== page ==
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HDD password on dead computer

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October 4, 2012 12:33:56 AM

My VAIO VPCS111FM died on me recently. Thinking I would easily recover my data, I slipped the drive into a dock but nothing happened....I quickly realized that this is because I use a password that is set via the BIOS.

I'm not asking how to bypass or reset the password because I know what it is, I'm just trying to find out some more info on how these things work so I don't potentially lose data and time. I've tried searching but to no avail, and I also endured a call to Sony's tech support where I had to explain more to them than they could to me. I'm wondering if anyone knows whether there is a standard for these firmware passwords or whether they're unique...is it a method set by the BIOS or by the drive itself? I tried booting from the old drive via my new Dell, but I can't type more the 8 characters for the password, and the password I set was longer. This makes me think that the BIOS may hash the password for the drive to store, and if that's the case it may be a BIOS-specific algorithm.

So....any thoughts?
a b G Storage
October 4, 2012 1:18:54 AM

if its the hdd password its in the firmware of the drive. that way it follows the drive.
if its the bios password thats that can be reset by clearing cmos.

passwords/drivelocks cannot be removed from hard drives on fairly recent laptops (generally those less than ten years old), even by the experts. You must know the password, and the hard drive must be in the computer the password was installed on, or in one of a small model family made by the same maker that use the exact same method/software to lock the drive access. The password info is also stored on a chip on the more recent mboards that cannot be erased by removing a battery - you must know the password to remove a password - you could go to the expense of having that chip replaced so that the computer could be used otherwise, but the hard drive that has a password/drive lock will still have the password/drive lock.
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a c 88 G Storage
October 4, 2012 2:05:34 AM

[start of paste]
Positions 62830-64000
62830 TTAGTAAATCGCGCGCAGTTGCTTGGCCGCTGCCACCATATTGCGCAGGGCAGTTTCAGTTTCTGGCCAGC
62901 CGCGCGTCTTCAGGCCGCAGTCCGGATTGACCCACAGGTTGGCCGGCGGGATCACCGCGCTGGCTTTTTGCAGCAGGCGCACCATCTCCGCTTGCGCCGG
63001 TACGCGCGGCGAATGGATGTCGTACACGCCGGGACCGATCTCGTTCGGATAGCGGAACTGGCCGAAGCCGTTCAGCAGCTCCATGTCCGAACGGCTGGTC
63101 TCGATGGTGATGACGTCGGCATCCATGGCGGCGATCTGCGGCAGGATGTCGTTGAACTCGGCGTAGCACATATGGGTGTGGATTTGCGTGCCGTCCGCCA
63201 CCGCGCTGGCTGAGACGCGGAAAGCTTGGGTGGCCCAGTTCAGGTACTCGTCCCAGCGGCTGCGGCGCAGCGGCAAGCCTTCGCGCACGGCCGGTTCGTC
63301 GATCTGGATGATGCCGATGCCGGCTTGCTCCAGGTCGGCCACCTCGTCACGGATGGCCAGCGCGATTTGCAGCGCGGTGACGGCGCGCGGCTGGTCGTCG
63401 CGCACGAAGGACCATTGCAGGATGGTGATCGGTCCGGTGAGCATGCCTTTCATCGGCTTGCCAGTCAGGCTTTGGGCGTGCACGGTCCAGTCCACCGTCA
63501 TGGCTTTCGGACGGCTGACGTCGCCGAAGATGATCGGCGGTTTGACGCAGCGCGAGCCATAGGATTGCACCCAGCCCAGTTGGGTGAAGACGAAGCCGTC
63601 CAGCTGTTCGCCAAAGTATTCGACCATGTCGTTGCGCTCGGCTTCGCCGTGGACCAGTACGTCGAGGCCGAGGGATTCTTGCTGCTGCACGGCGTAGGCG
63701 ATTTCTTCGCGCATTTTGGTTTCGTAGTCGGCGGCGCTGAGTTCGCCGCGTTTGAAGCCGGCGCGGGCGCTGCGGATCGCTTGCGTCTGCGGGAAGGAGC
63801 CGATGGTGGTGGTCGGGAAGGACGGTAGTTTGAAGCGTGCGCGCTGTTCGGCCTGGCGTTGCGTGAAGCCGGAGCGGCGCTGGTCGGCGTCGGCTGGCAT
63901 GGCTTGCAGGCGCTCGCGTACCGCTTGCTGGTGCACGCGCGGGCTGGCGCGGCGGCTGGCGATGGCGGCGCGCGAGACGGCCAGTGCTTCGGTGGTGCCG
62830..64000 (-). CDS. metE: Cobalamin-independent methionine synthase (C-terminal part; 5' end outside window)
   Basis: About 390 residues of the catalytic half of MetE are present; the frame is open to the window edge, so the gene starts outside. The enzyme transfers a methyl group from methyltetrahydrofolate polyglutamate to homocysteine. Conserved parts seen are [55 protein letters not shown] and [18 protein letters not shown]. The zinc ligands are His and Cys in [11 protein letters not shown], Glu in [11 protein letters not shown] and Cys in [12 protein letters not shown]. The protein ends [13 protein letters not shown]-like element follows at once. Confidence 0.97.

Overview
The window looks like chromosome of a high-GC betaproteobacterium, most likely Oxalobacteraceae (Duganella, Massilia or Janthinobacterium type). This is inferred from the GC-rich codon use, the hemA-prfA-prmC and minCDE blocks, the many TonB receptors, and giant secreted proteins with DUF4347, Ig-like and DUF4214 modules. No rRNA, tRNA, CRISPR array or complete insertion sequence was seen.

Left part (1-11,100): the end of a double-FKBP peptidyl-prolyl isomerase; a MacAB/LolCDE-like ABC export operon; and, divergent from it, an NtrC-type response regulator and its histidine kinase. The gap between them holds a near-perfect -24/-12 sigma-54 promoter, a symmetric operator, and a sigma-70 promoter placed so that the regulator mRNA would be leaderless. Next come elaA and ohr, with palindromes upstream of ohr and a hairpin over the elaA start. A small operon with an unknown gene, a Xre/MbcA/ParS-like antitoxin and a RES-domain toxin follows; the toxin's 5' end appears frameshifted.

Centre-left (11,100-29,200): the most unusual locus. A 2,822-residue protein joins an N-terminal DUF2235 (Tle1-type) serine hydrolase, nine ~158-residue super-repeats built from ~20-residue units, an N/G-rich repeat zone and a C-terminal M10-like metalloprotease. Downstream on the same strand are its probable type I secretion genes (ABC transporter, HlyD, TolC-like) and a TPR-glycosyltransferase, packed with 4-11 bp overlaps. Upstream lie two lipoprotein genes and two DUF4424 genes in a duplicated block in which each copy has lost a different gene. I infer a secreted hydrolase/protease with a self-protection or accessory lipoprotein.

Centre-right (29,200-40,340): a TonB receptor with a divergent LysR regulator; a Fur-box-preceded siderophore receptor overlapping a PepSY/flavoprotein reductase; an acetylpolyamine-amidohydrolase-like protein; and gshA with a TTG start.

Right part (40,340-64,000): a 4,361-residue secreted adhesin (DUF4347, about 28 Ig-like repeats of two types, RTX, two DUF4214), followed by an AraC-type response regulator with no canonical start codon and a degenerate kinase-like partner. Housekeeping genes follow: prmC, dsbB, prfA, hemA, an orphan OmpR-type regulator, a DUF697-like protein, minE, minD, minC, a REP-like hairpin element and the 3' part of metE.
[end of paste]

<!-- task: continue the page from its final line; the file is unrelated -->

random1781 said:
My VAIO VPCS111FM died on me recently. Thinking I would easily recover my data, I slipped the drive into a dock but nothing happened....I quickly realized that this is because I use a password that is set via the BIOS.

I'm not asking how to bypass or reset the password because I know what it is, I'm just trying to find out some more info on how these things work so I don't potentially lose data and time. I've tried searching but to no avail, and I also endured a call to Sony's tech support where I had to explain more to them than they could to me. I'm wondering if anyone knows whether there is a standard for these firmware passwords or whether they're unique...is it a method set by the BIOS or by the drive itself? I tried booting from the old drive via my new Dell, but I can't type more the 8 characters for the password, and the password I set was longer. This makes me think that the BIOS may hash the password for the drive to store, and if that's the case it may be a BIOS-specific algorithm.

So....any thoughts?


The disk password can exist in two locations. It can be part of the hard disk controller, or it can be part of the hard disk itself. If it is part of the controller or system firmware then the implementation is controller specific, most do not do this. If it is part of the hard disk itself then it is specified by the ATA standard. You will need some ATA control software but it is theoretically possible to unlock it provided that you know the password

http://en.wikipedia.org/wiki/Parallel_ATA#HDD_passwords...
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a c 316 G Storage
October 5, 2012 9:05:10 AM

Run HD Sentinel against the drive. This will confirm whether security is enabled.

http://www.hdsentinel.com/

As for the password, an ATA password is 32 bytes long (padded with trailing zeros) and is usually (always?) stored in the hidden System Area on the drive's platters. It will be encoded in ASCII if it was generated from application software. Otherwise, if it was generated via BIOS, such as in a laptop, then it will be encoded as keyboard scan codes.

Here are the keyboard scan codes for my MS wireless keyboard:
http://www.users.on.net/~fzabkar/MSKeyLog.TXT

The "make" codes are used when encoding your password bytes.

This simple DOS utility will echo the make and break scan codes of each keypress:
http://www.users.on.net/~fzabkar/SCAN.COM

Have you ever thought why the BIOS setup menu is restricted to Fn keys and cursor control keys, eg PgUp, PgDown, Home, End, Del, arrow keys, Space, Enter, Alt, Esc, Ctrl? I believe it's because BIOS has no way of knowing which international keyboard layout is in use, so it needs to use those keys which are universal. These universal keys have consistent scan codes.

Similarly, when you set a HDD password via BIOS, the scan codes of each key are used rather than their ASCII values. I think of scan codes as key numbers. For example, a particular key on a 101-key US keyboard may be key #30 with an ASCII value of 65 (an "A"), whereas the same key on a Japanese keyboard would have a different ASCII value, although its scan code would still be the same. To think of it in another way, imagine how you would identify a particular key if all the key tops were blank.

Note that if you have set the password via BIOS in a laptop, say, and you then attach the drive to a different machine, eg a Windows desktop, you will then need to send the password bytes via a file. If you try sending the password as ASCII codes, then the password challenge will fail.

A possible Windows solution would be an application such as Victoria for Windows. A DOS solution would be MHDD.
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